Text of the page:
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Small Lab - Role of FLT3 in development and prognosis of leukemia

Date Posted:



The Small lab in the Oncology Department at the Sidney Kimmel Comprehensive Cancer Center at Johns Hopkins has an opening for a postdoctoral fellow. The lab’s research is focused on understanding the role of FLT3, one of the most frequently mutated genes in AML, in the development and prognosis of leukemia. This includes studies of cooperativity with other genetic alterations and how to target these pathways to generate improved therapies for patients with AML. The lab’s interests extend from the study of signal transduction to the generation of genetically engineered murine models to drug development.

 Qualified candidates must have a recent PhD degree with a record of publications in the relevant field of study. Highly self-motivated candidates with a strong background in molecular/cellular biology are encouraged to apply. The successful candidate will be fully trained in cellular / molecular medicine and hematology / oncology with proficiency in oral presentation and grant / manuscript preparation.  

 The Johns Hopkins University is an Equal Opportunity / Affirmative Action Employer. To apply, please email your CV with a cover letter summarizing your experience and the contact information of three references to:


Donald Small, M.D., Ph.D. 

Sidney Kimmel Comprehensive Cancer Center at Johns Hopkins 

CRB1 Room 251, 1650 Orleans St. Baltimore, MD 21231 

Phone: 410-614-0994;  e-mail: 

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Miller Lab - Immunology Research

Date Posted:



 Johns Hopkins University School of Medicine, Department of Dermatology

Name of the Investigator: Lloyd S. Miller, M.D., Ph.D., Associate Professor of Dermatology, Infectious Diseases and Orthopaedic Surgery

Description: Description: Full-time position for a Ph.D. or Ph.D. candidate is available for immunology research in the Johns Hopkins Department of Dermatology (in collaboration with the Johns Hopkins Division of Infectious Diseases) to investigate mechanisms of cutaneous host defense, Staphylococcus aureus and MRSA infections and inflammatory skin diseases such as atopic dermatitis and psoriasis. This research employs advanced techniques of in vivo optical and anatomical imaging and innovative human organotypic culture models of infection and humanized mice. Previous research experience in immunology research with experience in mouse models, cell culture, flow cytometry, ELISAs, and molecular biology techniques with with first-author peer-reviewed manuscripts in immunology is required. This is a unique opportunity for highly qualified and extremely motivated applicants to start their post-doctoral training in a newly renovated state-of-the-art research laboratory under the mentorship of Lloyd S. Miller, M.D., Ph.D.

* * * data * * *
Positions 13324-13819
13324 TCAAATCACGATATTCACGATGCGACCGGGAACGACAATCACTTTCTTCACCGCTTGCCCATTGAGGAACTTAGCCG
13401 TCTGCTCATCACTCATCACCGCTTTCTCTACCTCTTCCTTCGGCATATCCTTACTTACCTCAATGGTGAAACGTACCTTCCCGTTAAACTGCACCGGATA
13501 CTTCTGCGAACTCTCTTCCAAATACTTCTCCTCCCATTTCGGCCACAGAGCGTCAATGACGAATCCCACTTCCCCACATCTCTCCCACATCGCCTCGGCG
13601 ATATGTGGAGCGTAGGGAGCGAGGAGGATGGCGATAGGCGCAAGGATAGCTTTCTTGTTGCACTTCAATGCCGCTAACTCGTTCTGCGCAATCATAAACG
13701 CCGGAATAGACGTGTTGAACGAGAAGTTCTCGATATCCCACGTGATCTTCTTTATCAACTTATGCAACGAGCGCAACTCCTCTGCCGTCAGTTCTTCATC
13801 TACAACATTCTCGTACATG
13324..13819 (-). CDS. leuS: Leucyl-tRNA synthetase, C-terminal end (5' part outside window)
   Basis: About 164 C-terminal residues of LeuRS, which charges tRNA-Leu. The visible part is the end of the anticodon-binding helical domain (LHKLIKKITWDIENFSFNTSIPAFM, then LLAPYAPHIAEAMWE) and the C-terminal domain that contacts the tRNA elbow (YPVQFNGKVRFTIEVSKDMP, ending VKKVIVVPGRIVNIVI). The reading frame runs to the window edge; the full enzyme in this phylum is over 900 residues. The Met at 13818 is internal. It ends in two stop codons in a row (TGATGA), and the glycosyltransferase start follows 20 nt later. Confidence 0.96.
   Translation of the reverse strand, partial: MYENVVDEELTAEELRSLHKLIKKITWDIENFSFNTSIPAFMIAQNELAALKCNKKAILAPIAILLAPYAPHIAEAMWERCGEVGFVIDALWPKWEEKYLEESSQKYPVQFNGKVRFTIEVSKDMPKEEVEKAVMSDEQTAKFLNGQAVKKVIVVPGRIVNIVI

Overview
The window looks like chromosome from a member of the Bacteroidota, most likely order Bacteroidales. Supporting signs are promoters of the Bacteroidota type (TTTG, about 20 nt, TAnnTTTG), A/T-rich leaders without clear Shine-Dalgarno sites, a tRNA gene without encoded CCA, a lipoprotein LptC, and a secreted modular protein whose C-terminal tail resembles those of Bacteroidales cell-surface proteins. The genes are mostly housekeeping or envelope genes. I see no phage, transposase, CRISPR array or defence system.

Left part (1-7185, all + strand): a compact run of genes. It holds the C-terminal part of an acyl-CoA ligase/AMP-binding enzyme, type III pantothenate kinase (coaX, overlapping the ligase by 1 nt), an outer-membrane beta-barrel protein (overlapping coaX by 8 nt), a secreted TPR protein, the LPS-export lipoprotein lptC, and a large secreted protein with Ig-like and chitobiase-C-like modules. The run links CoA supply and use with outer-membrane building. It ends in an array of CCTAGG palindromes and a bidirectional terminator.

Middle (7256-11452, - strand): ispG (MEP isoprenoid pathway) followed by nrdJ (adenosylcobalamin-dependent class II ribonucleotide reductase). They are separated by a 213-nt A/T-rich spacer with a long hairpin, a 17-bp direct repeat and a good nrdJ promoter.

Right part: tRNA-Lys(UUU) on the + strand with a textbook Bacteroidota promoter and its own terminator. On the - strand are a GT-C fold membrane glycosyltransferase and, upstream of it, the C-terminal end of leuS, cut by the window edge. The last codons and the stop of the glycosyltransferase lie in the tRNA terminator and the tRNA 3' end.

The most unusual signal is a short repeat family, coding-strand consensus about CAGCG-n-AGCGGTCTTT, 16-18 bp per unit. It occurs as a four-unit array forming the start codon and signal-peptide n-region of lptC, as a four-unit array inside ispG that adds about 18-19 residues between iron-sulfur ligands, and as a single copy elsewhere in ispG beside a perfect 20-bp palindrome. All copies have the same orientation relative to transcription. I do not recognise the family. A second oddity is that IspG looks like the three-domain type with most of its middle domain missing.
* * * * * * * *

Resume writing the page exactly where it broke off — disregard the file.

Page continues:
For selected publications from the Miller Laboratory, please see:

Miller, LS and Cho, JS. 2011. Immunity against Staphylococcus aureus cutaneous infections. Nature Reviews Immunology 11(8): 505-518.

Liu, H, Archer, NK, Dillen, CA, Wang, Y, Ashbaugh, AG, Ortines, RV, Kao, T, Lee, SK, Cai, SS, Miller, RJ, Marchitto, MC, Zhang, E, Riggins, DP, Plaut, RD, Stibitz, S, Geha, RS, Miller, LS. 2017. Staphylococcus aureus epicutaneous exposure drives skin inflammation via IL-36-induced IL-17-mediated T cell responses. Cell Host & Microbe. In press.

Cho, JS, Guo, Y, Ramos, RI, Hebroni, F, Plaisier, SB, Xuan, C, Granick, JL, Matsushima, H, Takashima, A, Iwakura, Y, Cheung, AL, Cheng, G, Lee, DJ, Simon, SI, Miller, LS. 2012. Neutrophil-derived IL-1β is sufficient for abscess formation in immunity against Staphylococcus aureus in mice. PLOS Pathogens 8(11): e1003047. PMCID: PMC3510260.

Cho, JS, Pietras, EM, Garcia, NC, Ramos, RI, Farzam, DM, Monroe, HR, Magorien, JE, Blauvelt, A, Kolls, JK, Cheung, AL, Cheng, G, Modlin, RL, Miller, LS. 2010. IL-17 is essential for host defense against cutaneous Staphylococcus aureus infection in mice. Journal of Clinical Investigation 120(5): 1762-1773. PMCID: PMC2860944.

Wang, Y, Cheng, LL, Helfer, DR, Ashbaugh, AG, Miller, RJ, Tzomides, AJ, Thompson, JM, Ortines, RV, Tsai, AS, Liu, H, Dillen, CA, Archer, NK, Cohen, TS, Tkaczyk, C, Stover, CK, Sellman, BR, Miller, LS. 2017. Hematogenous implant-related biofilm infection mouse model reveals therapeutic targets. Proceedings of the National Academy of Sciences USA 114(26):E5094-E5102: PMCID: PMC5495257.


If interested, please send an email with your CV and contact information for 3 references to Dr. Lloyd Miller at:

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